Don't Fall Victim to Remote Deposit Check Fraud
Never provide your online or mobile banking login to an outsider to deposit a check. THAT'S A SCAM!
Remote Deposit is a simple and convenient way to deposit a check without having to visit a branch or ATM. Unfortunately, it also presents an opportunity for fraudsters looking to scam you out of your hard earned money.
NEVER give out your personal information to strangers. If you are ever offered money in exchange for your personal information, it's likely a scam.
Money Mule Recruiting – Could You Be Targeted?
A "money mule" is a person who is used to transfer and launder illegally acquired money (e.g., stolen) or some kind of merchandise on behalf of or at the direction of another. Although the money mule often gets a small commission for the service, sometimes he or she will assist simply because they believe they have a trusting or romantic relationship with the individual who is asking for help.
Read the full article at www.nafcu.org
Don't Fall For A Loan Scam
Better Business Bureau® Offers the Following Advice When Looking for a Personal Loan:
Be careful where you put your information. Beware of applying for online loans through unfamiliar businesses or websites. Many of these online application sites are run by scammers or by people who sell your information to scammers.
Don’t pay advance fees. Understand that any business operating by phone and charging insurance or other fees in advance of making a loan is operating illegally.
Verify the address. Do not do business with anyone who cannot give you an address that you can confirm as legitimate.
Read the contract. Read any contract carefully and make sure you understand all requirements before entering into any agreement.
Don’t get tricked by “official-looking.” Official-looking loan documents and sophisticated looking websites are easy to copy or fake. Just because a business appears legitimate, doesn’t mean it is.
Do your research. Find an Accredited Business using BBB’s Member Pages, and check out the company’s BBB Business Review before purchasing anything from a website.
Read the full article at www.bbb.org
Not What It’s Cracked Up To Be
It may seem innocent, you see a post on a social media site announcing a contest, or, maybe a webpage that claims to have a celebrity affiliation is offering a gift card giveaway. The variations are endless, but here’s the tip-off that fraud is afoot. At some point, you’re asked for your bank account information, PIN number, or online banking credential. That’s when you can bank on the fact that those “innocent” offers aren’t what they’re cracked up to be, instead you stumbled upon a scam called “card cracking.”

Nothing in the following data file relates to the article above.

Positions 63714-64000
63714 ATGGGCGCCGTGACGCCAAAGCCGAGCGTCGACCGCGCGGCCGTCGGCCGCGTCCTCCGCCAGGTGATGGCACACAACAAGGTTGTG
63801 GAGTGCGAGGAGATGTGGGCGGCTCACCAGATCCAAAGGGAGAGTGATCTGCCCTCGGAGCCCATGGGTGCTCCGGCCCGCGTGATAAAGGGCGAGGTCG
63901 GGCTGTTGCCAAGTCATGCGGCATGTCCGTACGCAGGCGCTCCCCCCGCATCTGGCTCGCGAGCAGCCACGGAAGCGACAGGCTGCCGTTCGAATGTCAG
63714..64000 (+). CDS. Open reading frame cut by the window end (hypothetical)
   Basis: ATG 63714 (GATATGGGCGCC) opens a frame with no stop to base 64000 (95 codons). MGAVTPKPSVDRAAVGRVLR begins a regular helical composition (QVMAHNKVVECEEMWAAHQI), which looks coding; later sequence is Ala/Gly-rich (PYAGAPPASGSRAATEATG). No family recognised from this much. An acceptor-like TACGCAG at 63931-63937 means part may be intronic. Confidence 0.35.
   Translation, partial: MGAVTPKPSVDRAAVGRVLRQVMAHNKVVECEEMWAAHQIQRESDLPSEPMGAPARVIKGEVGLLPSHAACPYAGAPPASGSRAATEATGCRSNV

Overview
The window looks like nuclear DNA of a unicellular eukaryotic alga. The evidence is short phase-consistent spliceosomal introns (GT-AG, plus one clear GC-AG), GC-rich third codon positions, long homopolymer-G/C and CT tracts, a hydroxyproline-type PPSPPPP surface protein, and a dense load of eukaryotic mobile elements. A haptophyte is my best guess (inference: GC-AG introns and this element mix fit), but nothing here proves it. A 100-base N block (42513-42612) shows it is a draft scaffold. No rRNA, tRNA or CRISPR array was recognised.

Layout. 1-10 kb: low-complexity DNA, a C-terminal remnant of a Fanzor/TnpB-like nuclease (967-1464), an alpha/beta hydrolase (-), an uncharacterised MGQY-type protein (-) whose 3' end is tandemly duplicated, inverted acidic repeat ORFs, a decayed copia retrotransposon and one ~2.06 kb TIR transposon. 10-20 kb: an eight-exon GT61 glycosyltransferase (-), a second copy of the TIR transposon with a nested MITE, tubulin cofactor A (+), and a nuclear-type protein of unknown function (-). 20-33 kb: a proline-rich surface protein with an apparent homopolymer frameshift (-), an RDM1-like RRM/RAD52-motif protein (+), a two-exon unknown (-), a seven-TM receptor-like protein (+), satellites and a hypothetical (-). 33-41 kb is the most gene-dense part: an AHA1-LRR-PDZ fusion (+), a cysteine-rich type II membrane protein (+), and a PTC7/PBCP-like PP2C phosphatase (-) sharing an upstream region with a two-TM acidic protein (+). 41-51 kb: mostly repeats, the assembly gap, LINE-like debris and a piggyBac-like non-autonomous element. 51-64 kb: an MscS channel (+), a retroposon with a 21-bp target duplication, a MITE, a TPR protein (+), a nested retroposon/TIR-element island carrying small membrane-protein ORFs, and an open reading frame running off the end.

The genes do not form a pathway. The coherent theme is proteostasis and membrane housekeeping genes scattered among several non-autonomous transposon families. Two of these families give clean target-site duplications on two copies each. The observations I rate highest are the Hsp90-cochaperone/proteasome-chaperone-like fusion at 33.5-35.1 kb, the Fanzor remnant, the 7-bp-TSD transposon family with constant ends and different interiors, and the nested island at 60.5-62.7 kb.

Justice Department Coordinates Largest-Ever Nationwide Elder Fraud Sweep
Attorney General Focuses on Threats Posed by Technical-Support Fraud
Attorney General William P. Barr and multiple law enforcement partners today announced the largest coordinated sweep of elder fraud cases in history, surpassing last year’s nationwide sweep. The cases during this sweep involved more than 260 defendants from around the globe who victimized more than two million Americans, most of them elderly.
Read the entire press release at www.justice.gov.
Avoid a Fake Check Scam
Did someone send you a check and ask you to send some money back? THAT'S A SCAM!
A fake check scam usually begins with someone sending you payment in the form of a check for any number of reasons. It could be payment for selling something online, phony prize money, or even payment for a job or service provided. The problem is, they send you too much money, and ask you to wire or transfer some back. By the time you or your financial institution realizes the check is fake, it's too late. The scammer already has the money you sent, and you’re stuck paying the rest of the check back to your financial institution.
Don’t fall for this scam. Learn more about the Anatomy of A Fake Check Scam at www.consumer.ftc.gov.
Protect Your Money
How to Spot an Investment Scam
The Fraud Research Center estimates that Americans lose $40-$50 Billion dollars to fraud every single year, and up to 17% of the adult population falls victim to some form of financial fraud in a given year. Most of us believe that we’re too smart to fall prey to financial fraud, but successful fraudsters trick smart people out of their money by offering incentives that are just good enough to be true.
Mortgage Fraud Alert
It has been brought to our attention that postcards have been sent to some credit union Members asking them to call a toll-free phone number regarding a recently closed mortgage from Justice Federal. Please be advised that Justice Federal is NOT affiliated with this company and that this is a fraudulent attempt to collect personal information. Please DO NOT call or provide any information in reseponse to this request.
Keeping Your Browser Up-To Date
Justice Federal Credit Union takes a proactive approach to protecting the safety and security of our Member’s by keeping our software up-to-date with the latest technologies. In an effort to accomplish this, we would like to remind you of the importance of keeping your web browser updated.
About the Equifax Data Breach
According to Equifax, 143 million American consumers were exposed to a data breach. The breach lasted from mid-May through July. The hackers accessed people’s names, Social Security numbers, birth dates, addresses and, in some cases, driver’s license numbers. They also stole credit card numbers for about 209,000 people and dispute documents with personal identifying information for about 182,000 people.